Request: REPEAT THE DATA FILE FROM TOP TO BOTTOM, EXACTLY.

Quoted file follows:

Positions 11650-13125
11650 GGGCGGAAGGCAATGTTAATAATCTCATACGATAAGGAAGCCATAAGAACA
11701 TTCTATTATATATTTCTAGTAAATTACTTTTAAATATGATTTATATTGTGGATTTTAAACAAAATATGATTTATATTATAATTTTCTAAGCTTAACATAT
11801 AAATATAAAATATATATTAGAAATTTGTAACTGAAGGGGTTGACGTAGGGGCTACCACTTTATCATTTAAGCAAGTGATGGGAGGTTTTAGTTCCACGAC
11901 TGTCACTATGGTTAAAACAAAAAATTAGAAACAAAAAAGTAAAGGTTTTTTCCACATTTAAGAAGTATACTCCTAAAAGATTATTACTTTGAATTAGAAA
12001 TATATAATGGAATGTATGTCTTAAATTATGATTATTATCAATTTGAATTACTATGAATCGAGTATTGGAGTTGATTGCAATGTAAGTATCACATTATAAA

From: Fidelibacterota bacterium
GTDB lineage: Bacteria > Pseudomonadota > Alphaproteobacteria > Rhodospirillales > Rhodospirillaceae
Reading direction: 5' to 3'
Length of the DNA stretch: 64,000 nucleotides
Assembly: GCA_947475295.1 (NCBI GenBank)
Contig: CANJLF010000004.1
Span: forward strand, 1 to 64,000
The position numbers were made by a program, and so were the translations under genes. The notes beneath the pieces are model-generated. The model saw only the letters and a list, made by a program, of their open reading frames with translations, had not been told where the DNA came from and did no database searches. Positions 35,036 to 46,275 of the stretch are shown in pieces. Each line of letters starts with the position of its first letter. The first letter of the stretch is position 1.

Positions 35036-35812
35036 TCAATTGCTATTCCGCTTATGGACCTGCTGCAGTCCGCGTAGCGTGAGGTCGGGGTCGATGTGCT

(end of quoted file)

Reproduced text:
Positions 11650-13125
11650 GGGCGGAAGGCAATGTTAATAATCTCATACGATAAGGAAGCCATAAGAACA
11701 TTCTATTATATATTTCTAGTAAATTACTTTTAAATATGATTTATATTGTGGATTTTAAACAAAATATGATTTATATTATAATTTTCTAAGCTTAACATAT
11801 AAATATAAAATATATATTAGAAATTTGTAACTGAAGGGGTTGACGTAGGGGCTACCACTTTATCATTTAAGCAAGTGATGGGAGGTTTTAGTTCCACGAC
11901 TGTCACTATGGTTAAAACAAAAAATTAGAAACAAAAAAGTAAAGGTTTTTTCCACATTTAAGAAGTATACTCCTAAAAGATTATTACTTTGAATTAGAAA
12001 TATATAATGGAATGTATGTCTTAAATTATGATTATTATCAATTTGAATTACTATGAATCGAGTATTGGAGTTGATTGCAATGTAAGTATCACATTATAAA

From: Fidelibacterota bacterium
GTDB lineage: Bacteria > Pseudomonadota > Alphaproteobacteria > Rhodospirillales > Rhodospirillaceae
Reading direction: 5' to 3'
Length of the DNA stretch: 64,000 nucleotides
Assembly: GCA_947475295.1 (NCBI GenBank)
Contig: CANJLF010000004.1
Span: forward strand, 1 to 64,000
The position numbers were made by a program, and so were the translations under genes. The notes beneath the pieces are model-generated. The model saw only the letters and a list, made by a program, of their open reading frames with translations, had not been told where the DNA came from and did no database searches. Positions 35,036 to 46,275 of the stretch are shown in pieces. Each line of letters starts with the position of its first letter. The first letter of the stretch is position 1.

Positions 35036-35812
35036 TCAATTGCTATTCCGCTTATGGACCTGCTGCAGTCCGCGTAGCGTGAGGTCGGGGTCGATGTGCT